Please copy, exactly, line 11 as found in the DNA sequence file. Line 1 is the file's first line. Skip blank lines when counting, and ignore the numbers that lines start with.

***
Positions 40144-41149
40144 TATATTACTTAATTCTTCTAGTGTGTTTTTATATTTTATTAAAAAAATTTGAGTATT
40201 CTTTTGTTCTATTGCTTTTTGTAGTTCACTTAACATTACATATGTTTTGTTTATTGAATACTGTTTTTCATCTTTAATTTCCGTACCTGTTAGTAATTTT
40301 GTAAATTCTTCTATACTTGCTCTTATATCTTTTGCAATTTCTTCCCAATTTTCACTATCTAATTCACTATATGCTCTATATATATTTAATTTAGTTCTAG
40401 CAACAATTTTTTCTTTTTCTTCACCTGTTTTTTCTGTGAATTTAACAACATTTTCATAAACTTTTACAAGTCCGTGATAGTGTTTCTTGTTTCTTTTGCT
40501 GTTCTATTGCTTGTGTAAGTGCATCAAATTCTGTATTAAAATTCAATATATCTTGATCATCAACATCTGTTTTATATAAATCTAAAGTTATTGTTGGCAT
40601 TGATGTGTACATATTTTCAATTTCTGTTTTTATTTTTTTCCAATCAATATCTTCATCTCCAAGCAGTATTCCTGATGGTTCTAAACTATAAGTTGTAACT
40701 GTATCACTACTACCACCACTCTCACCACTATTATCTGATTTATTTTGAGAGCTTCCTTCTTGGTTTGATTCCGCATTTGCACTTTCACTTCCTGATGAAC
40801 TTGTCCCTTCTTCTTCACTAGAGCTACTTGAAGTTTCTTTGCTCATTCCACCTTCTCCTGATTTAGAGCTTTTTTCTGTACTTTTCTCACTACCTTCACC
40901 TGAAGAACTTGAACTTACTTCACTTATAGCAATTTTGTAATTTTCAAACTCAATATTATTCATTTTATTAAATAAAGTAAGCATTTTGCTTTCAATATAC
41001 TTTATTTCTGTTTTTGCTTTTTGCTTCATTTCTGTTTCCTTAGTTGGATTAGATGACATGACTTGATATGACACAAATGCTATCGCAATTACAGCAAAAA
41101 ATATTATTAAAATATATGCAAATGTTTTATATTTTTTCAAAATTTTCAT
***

41001 TTTATTTCTGTTTTTGCTTTTTGCTTCATTTCTGTTTCCTTAGTTGGATTAGATGACATGACTTGATATGACACAAATGCTATCGCAATTACAGCAAAAA